We compare and analyze the two systems and show that they meet the security requirements of Section 3. In Diagram 1, the Ellips-Diffie-Hellman (ECDH) algorithm is used using a public key restored by an implicit certificate to solve certain problems. The equation (6) shows that the DS is generated by a key agreement based on the ECDH, which can only calculate A and B. It is possible to generate a KDS which, in turn, generates a session key (via the KDF key bypass function) by entering IDA, IDB and rA,rB; These are the random positive identifiers and whole numbers (Nonces) used to create the DS and set up the session. The only entities they can calculate are A and B, and mutual authentication is ensured by the calculation of KDS. Entities registered in the certification body perform mutual authentication using their implicit certificates for the installation of session keys to ensure secure communication. they agree on a session key. During this process, a key bypass function is used to prevent reading and spoofing attacks to which traditional patterns are exposed. Below is described the AKA which allows A to communicate safely with B. In an important agreement, both sides contribute to the negotiation of common secrecy. Examples of important agreements are Diffie-Hellman (DHKE) and Elliptic-Curve Diffie-Hellman (ECDH). Many cryptographic algorithms exist for key exchange and key device.
Some use cryptographic systems with a public key, others use simple key exchange schemes (such as Diffie-Hellman Key Exchange), others include server authentication, others include customer authentication, some use passwords, some use digital certificates or other authentication mechanisms. Challa et al.  proposed in 2018 an AKA system for the cloud-based cyber-physical system (CPS). The authors of  have proposed a secure protocol for CPS environments such as Smart Grid via a trusted instance, but a user masking attack is possible because the cloud server does not verify the validity of the authentication requirement. In addition, there is a problem that communication can be performed without generating a session key. Usually, the problem of the hellman chain on the Galis field (CDHP) and the same problem for elliptical curves (eCDHP) are, because of their hardness, the most popular elements for many authenticated key chord schemes [4-8, 10-19]. However, modular exposure calculations on the Galis field or the multiplication of points on elliptical curves represent a significant computational load for customers, for whom either their computing capacity or their batteries are limited. These customers are called light customers in the rest of this document. Even a key Native D-H diagram (without authentication of the communicating parts) that uses the cdHP requires two modular exposures from each part, and the corresponding version on the elliptical curves would require two point multiplications of each part. In general, an authenticated version of the key D-H diagram or an advanced version of the key D-H diagram that protects customer anonymity would require more modular exposures or more point multiplications [9-12, 14-16, 20]. Therefore, it is important to reduce the number of exposure/point multiplication calculations for these thin clients.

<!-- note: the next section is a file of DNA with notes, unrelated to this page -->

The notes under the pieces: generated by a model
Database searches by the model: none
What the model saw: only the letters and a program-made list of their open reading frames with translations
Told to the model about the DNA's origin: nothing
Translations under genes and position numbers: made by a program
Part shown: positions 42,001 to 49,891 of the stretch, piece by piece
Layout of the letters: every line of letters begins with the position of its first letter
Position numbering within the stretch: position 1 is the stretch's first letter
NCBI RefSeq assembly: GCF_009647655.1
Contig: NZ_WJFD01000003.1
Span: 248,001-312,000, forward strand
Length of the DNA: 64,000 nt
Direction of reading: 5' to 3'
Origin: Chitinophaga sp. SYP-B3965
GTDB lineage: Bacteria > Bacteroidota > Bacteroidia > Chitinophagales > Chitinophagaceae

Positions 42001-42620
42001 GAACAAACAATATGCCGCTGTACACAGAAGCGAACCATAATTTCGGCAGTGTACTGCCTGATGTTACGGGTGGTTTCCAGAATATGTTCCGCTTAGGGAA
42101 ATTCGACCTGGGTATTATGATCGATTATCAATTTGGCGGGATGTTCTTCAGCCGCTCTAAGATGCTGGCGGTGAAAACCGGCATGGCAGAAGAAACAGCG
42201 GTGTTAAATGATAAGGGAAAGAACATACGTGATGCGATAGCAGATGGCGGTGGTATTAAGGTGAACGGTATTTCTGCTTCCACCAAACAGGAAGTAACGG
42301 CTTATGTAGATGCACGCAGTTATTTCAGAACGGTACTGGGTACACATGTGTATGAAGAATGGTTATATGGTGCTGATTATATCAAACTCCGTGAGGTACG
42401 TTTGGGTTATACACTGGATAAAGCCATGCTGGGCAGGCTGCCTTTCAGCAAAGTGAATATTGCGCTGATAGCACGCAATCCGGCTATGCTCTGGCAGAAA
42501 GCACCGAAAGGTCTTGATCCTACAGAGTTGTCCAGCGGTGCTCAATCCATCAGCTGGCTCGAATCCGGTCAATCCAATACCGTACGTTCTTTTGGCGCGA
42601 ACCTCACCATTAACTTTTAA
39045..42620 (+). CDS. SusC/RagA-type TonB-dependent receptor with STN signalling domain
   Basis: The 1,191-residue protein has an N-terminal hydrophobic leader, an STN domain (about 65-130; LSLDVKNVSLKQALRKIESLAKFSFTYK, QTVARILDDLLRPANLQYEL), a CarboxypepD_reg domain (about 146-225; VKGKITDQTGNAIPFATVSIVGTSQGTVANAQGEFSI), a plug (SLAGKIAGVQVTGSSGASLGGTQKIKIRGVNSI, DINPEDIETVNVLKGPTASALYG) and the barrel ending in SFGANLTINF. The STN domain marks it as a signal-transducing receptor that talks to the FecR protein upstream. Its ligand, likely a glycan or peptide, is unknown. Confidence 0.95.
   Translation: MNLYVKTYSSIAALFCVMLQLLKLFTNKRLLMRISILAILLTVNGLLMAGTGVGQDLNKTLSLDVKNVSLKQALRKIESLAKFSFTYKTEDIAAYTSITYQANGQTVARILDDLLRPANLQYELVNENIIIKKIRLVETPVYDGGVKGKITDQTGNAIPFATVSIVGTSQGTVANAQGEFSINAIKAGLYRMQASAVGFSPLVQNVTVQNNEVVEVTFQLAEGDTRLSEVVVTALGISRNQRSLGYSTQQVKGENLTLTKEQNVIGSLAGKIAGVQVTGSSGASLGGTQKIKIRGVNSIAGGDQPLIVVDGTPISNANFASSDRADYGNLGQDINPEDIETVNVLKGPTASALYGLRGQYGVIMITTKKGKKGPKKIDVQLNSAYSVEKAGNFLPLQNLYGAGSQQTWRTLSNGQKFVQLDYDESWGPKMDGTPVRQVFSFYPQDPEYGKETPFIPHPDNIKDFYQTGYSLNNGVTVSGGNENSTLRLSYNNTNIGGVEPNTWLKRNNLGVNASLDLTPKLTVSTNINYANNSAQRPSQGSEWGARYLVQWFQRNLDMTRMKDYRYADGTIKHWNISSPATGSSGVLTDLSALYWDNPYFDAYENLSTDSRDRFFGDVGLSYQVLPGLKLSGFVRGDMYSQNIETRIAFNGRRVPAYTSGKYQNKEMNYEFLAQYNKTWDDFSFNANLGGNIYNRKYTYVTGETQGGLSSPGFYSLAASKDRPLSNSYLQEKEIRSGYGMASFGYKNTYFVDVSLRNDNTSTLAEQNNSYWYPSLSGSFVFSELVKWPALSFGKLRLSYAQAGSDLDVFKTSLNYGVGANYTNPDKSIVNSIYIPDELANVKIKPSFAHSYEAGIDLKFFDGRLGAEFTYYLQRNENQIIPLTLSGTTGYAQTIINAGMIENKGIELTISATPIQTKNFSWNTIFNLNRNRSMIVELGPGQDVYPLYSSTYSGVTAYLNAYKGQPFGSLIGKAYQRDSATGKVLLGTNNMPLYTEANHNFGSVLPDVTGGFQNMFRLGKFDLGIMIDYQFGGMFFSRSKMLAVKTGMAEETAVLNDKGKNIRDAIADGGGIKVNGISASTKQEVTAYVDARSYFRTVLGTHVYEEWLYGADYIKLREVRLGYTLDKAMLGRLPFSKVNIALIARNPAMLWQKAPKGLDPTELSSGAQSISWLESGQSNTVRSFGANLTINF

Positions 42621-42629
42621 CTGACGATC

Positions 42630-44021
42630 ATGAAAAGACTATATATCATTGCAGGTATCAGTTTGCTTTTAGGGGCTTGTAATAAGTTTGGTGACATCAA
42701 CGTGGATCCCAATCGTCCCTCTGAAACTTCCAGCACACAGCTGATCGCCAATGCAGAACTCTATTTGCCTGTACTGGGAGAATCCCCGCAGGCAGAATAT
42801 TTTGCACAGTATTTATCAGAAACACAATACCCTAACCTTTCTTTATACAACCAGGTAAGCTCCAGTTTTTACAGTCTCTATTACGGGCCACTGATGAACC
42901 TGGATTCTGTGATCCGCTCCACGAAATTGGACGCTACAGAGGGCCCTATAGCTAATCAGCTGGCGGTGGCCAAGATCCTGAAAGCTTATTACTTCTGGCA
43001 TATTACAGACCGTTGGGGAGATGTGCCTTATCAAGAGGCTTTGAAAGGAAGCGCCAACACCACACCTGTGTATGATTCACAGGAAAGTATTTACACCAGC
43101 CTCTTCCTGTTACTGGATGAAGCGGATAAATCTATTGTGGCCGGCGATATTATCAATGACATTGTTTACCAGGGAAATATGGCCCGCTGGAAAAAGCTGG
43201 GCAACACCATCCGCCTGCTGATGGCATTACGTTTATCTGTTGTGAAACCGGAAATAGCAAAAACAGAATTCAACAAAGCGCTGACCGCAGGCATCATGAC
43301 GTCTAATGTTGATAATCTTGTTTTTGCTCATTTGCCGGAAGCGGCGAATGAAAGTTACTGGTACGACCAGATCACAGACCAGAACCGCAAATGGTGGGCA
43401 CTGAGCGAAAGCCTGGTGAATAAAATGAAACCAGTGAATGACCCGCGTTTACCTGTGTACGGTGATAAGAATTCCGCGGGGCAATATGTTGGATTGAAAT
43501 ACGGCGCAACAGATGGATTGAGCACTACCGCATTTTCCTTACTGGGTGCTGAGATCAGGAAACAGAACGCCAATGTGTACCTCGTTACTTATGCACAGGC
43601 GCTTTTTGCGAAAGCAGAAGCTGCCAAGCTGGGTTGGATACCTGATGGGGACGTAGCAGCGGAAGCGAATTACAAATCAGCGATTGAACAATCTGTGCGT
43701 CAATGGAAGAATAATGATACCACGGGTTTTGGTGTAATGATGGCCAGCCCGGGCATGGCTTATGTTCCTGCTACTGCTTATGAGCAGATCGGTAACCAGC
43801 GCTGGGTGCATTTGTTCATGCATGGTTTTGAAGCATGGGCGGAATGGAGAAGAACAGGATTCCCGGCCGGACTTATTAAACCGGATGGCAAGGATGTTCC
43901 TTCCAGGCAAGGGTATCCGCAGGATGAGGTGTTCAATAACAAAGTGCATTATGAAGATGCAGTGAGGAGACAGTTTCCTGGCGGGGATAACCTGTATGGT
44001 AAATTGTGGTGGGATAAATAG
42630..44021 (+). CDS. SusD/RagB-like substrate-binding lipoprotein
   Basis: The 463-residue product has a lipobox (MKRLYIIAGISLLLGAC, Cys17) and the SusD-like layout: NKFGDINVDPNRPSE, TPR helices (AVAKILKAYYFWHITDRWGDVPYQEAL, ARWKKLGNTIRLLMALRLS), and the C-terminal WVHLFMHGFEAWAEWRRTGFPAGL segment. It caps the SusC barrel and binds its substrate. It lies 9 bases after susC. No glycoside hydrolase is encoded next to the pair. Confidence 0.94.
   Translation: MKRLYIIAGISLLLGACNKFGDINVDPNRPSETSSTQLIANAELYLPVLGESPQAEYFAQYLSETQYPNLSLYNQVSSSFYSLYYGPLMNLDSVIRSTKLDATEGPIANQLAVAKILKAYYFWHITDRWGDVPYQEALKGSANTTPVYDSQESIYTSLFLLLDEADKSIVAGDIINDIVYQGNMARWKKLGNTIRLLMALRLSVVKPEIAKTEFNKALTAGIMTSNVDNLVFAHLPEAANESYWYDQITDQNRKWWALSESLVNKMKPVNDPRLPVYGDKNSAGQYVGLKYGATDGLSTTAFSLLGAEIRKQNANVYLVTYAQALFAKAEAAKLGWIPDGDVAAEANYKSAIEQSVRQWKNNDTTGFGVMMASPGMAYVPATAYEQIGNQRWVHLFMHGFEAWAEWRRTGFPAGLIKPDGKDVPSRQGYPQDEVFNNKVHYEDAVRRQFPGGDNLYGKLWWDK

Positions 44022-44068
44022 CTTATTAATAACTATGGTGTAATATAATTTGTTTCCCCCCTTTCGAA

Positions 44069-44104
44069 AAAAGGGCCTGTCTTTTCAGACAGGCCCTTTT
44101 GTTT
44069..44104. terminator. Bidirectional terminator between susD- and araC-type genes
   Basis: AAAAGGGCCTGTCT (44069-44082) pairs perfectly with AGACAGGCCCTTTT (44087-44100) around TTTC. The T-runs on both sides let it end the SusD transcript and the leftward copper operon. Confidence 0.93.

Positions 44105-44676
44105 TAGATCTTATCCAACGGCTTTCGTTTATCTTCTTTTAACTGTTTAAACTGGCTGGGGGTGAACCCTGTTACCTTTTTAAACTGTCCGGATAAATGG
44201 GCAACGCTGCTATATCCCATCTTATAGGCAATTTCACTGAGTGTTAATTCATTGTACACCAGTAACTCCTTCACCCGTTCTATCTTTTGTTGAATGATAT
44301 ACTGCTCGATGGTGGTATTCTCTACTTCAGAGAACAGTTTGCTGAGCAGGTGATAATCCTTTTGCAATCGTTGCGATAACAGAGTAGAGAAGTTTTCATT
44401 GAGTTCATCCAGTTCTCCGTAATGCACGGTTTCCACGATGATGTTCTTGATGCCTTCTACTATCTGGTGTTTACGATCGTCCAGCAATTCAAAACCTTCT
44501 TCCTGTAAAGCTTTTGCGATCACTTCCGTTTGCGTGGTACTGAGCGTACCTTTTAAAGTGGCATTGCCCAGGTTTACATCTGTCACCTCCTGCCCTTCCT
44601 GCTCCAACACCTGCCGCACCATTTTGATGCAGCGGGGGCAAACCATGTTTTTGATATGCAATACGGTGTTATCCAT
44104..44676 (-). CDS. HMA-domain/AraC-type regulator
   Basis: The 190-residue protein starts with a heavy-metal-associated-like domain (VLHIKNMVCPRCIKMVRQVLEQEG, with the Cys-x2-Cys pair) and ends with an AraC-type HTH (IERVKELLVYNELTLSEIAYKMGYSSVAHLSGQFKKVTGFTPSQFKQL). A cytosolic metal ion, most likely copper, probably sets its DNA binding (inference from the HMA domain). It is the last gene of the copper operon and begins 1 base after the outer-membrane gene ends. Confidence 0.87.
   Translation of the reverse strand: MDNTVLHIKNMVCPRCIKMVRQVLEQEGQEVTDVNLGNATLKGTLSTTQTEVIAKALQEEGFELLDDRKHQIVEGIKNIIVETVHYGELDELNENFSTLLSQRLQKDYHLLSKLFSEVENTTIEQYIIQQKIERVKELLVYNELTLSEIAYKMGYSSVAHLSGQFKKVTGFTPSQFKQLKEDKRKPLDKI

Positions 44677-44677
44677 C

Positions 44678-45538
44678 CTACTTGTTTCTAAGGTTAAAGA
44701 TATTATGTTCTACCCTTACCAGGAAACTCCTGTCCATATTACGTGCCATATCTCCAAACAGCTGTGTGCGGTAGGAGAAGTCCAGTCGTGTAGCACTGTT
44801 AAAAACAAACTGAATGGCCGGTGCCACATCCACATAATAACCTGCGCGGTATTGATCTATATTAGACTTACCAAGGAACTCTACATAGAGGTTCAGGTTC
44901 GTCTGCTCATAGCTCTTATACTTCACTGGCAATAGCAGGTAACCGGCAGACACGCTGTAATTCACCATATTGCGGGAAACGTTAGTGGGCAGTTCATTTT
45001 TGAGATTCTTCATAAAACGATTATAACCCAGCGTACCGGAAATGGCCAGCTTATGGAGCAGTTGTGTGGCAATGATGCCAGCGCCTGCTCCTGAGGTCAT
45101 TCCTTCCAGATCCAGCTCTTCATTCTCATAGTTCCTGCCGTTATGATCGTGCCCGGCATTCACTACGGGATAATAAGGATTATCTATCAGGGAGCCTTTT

In 2014, Chien  formulated the modified D-H computer problem (MCDHP) and proposed an authenticated D-H key agreement system using MCDHP. The system  did reduce the number of modular exposures, but did not protect the client`s anonymity. By designing key exchange schemes, cryptographic keys exchange securely between two parties, so that no one else can get a copy of the keys. Usually, at the beginning of an encrypted conversation (z.B.